Say goodbye to skyrocketing power bills

Powering a suburban house using a battery was once considered a far-fetched idea, but for tens of thousands of Australians, it’s now a reality.

Retired engineer Peter Youll tried it – and has been delighted by the results. Now he powers not only his entire household off a battery that hangs out of the way on a wall in his garage, but also his new electric car.

“Once we installed the battery, our electricity bills went down to nothing,” he says. “We now produce and store much more power than we can possibly use.”

Mr Youll has 20 solar panels powering his home.

 Mr Youll has 20 solar panels powering his home. Photo: Louie Douvis
 
 
“It’s very satisfying in terms of being able to give the finger to your electricity retailer but the main reason I did it was that we have five grandchildren and I don’t want to make their lives any worse than it might otherwise be with climate change. I don’t want to feel guilty!”
Mr Youll, 69, installed his first six solar panels on the roof of his Sydney home in North Epping back in 2010, and put on 14 more early in 2017.
Then, in July, he ordered and had installed a 1.5-metre by 1-metre battery to store the solar power generated. That cost him $10,500 – a sum he predicted he’ll more than make up by the end of the warranty period.
He’s now also planning to replace his gas water-heating system and gas cooktop – although that will mean changing the saucepans he and wife Anne received as a wedding present 44 years ago.
The only thing he won’t convert to solar electricity is his gas-bottle barbecue. “It’s those flames and smoke and smell that makes the barbecue attractive!” he protests.
Batteries on the rise
Mr Youll is one of a vast number of Australians now installing batteries to go with their solar panels, or actively considering buying both, to produce clean energy that can be used around the clock and cut their power bills.
A report in February from Energy Consumers Australia found that more people are dissatisfied with value for money in electricity than for insurance or banking, despite the royal commission.
Batteries allow householders to capture the solar energy being generated from panels so they can save it for their own usage after the sun’s gone down, or use it at peak periods during the evening when costs are higher. They can also act as a buffer for any future outages.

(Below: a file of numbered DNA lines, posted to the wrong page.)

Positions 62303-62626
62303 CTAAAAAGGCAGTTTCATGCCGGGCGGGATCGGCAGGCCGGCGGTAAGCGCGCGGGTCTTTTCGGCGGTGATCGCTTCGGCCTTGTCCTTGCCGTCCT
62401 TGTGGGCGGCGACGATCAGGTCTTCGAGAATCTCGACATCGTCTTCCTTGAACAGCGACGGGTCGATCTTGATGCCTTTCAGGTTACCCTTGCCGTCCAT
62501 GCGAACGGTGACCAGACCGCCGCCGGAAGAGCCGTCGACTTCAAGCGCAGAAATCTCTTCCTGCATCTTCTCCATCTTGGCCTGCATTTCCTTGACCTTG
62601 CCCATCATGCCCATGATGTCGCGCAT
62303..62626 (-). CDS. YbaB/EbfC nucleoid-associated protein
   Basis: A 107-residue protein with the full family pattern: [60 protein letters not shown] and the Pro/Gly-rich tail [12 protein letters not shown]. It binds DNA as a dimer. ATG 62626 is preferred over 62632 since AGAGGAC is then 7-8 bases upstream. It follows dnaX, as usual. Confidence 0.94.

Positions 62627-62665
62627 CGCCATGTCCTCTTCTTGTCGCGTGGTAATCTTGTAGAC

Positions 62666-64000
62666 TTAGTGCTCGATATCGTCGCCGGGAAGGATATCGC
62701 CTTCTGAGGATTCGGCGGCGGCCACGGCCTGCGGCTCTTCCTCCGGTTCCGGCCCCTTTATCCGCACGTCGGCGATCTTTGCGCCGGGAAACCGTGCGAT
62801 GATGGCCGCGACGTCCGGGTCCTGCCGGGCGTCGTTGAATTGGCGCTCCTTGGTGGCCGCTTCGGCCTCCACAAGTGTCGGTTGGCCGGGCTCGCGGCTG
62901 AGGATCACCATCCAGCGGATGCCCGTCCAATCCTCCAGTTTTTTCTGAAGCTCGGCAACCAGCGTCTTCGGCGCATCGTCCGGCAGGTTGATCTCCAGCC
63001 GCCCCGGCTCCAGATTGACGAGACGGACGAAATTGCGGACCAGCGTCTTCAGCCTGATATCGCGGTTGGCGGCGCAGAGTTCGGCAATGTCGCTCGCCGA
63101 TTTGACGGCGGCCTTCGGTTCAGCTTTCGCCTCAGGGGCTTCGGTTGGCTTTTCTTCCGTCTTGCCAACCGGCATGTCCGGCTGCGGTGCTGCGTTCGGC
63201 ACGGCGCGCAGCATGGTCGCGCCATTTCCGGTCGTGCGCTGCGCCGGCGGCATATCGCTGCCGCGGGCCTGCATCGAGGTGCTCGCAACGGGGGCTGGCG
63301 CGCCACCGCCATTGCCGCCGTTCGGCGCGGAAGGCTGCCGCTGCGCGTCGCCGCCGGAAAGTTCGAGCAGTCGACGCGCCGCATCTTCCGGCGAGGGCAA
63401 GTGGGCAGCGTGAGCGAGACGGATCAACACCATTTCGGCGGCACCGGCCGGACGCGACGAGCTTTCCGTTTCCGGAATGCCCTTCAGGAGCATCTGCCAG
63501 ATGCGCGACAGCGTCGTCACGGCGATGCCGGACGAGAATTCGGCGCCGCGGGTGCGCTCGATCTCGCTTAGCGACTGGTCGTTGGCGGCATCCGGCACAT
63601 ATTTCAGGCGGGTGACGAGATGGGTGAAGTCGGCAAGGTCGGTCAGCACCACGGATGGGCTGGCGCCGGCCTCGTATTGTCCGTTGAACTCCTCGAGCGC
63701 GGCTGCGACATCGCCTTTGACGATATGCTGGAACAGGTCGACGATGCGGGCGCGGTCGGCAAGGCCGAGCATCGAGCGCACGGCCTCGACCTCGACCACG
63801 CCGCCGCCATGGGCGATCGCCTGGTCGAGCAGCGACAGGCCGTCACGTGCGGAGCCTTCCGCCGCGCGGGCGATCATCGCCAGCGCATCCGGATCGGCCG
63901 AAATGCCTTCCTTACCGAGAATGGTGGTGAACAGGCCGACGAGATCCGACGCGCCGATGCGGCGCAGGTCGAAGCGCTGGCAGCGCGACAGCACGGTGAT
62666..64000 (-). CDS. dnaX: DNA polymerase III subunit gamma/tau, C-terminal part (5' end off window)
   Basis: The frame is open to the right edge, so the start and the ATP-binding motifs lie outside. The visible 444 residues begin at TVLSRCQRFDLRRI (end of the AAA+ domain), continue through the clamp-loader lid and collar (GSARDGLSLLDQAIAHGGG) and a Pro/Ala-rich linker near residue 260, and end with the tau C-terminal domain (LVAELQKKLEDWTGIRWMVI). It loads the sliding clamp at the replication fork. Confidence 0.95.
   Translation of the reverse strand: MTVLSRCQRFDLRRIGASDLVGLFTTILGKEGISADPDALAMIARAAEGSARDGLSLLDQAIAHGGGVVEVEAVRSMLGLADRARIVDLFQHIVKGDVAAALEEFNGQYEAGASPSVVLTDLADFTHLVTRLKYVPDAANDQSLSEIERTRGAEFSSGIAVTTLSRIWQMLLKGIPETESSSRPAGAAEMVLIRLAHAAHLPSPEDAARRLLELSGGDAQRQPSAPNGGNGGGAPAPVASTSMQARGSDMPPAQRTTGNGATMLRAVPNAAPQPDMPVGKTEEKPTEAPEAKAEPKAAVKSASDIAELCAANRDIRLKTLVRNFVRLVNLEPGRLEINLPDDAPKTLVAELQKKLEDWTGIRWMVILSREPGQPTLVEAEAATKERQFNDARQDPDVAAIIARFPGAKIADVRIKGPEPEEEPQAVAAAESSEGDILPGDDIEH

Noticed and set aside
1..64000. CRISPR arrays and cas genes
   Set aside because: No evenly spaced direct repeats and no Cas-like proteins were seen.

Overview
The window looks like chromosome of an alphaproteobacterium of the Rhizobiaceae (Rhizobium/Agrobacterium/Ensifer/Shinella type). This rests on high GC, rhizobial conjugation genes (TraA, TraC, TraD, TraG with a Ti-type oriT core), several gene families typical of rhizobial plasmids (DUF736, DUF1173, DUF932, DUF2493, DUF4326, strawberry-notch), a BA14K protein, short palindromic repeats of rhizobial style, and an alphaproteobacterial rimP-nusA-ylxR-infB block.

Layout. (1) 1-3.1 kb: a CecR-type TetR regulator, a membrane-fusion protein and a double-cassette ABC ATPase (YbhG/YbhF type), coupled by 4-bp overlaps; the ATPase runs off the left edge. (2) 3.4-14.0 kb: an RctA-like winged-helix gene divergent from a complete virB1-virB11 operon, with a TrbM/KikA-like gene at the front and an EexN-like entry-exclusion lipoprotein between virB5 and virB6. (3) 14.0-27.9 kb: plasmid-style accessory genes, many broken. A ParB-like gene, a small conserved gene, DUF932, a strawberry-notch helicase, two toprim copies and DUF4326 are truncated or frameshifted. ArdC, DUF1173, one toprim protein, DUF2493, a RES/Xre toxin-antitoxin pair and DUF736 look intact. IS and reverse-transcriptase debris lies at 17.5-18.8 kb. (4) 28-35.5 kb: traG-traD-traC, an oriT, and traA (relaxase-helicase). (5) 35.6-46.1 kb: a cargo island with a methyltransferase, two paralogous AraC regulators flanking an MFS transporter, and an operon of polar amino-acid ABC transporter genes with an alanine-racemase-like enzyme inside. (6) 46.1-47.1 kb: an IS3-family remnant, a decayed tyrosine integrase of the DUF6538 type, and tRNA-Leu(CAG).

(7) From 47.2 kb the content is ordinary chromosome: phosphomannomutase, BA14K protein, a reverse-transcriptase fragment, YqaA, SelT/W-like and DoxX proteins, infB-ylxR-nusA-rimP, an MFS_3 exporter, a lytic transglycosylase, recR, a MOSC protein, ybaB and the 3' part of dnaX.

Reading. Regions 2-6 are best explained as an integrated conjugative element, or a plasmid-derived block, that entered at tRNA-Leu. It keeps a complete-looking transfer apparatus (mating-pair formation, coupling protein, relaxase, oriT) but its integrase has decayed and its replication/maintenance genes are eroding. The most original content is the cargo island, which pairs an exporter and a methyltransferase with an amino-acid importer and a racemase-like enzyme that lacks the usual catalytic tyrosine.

They work by using a chemical process to store electrical energy and can either be DC-coupled to integrate into a solar system or can be AC-coupled, separate from the panels, that connects into the house’s power system.
There are currently nearly two million rooftop solar systems on Australian homes but there are still well under 50,000 batteries installed to store the power produced, according to James Martin, spokesperson for comparison and advice service Solar Choice.
“Last year there were about 20,000 battery systems installed, according to consultants Sunwiz, and we’re anticipating this year there will be about twice that,” he says. 
“There’s a lot more interest since Tesla entered the market with a home battery product which raised the awareness level, as well as factors like high electricity prices, cheap solar and low feed-in tariffs – the amount companies will pay for excess power fed back into the grid.”

What does it cost?

While a typical 5kw solar system with panels, an inverter, cables and wires will cost $4000-$6500, a standard 5kwh battery, which will meet most evening needs for a home throughout the year, will cost between $5000 and $10,000 with installation.
It will usually be the size of a bar fridge, contain several different batteries within the casing and will have a warranty of up to 10 years.
The only limitations on homes installing both will be energy companies’ rules on inverter capacity and exports of electricity, says Mr Martin. “And obviously you do need unshaded roof space,” he adds.
Latest research on global renewables contained in the REN21 Global Futures Report found that 40 per cent of the new solar systems being installed in Australia last year also incorporated battery storage.
“When people are doing it now, they are much more often including battery systems too so they can absolutely maximise the use of solar and minimise Australia’s notoriously high grid electricity prices,” says Petra Stock, The Climate Council’s senior climate and energy solutions analyst.
“It’s very exciting that they’re seeing battery storage now as a huge opportunity. It means you can store energy during the day when everyone’s at work, and then use it when everyone gets home to switch on the lights, cook dinner and warm the house.”
“And while we’ve already seen solar prices come down dramatically, we’re now seeing battery technology flowing down the same path.”
How long it would take a family to recoup the cost of the solar and battery system would depend largely on where they live, the size of their system and the amount of electricity they use.
“Generally you would expect the system would pay for itself within five to 10 years, and from that point on, it’s all savings,” Ms Stock says.
 
 
(article from: https://www.domain.com.au/advice/how-the-battery-boom-is-empowering-thousands-of-home-owners-to-say-goodbye-to-skyrocketing-power-bills-20180607-h114nw/)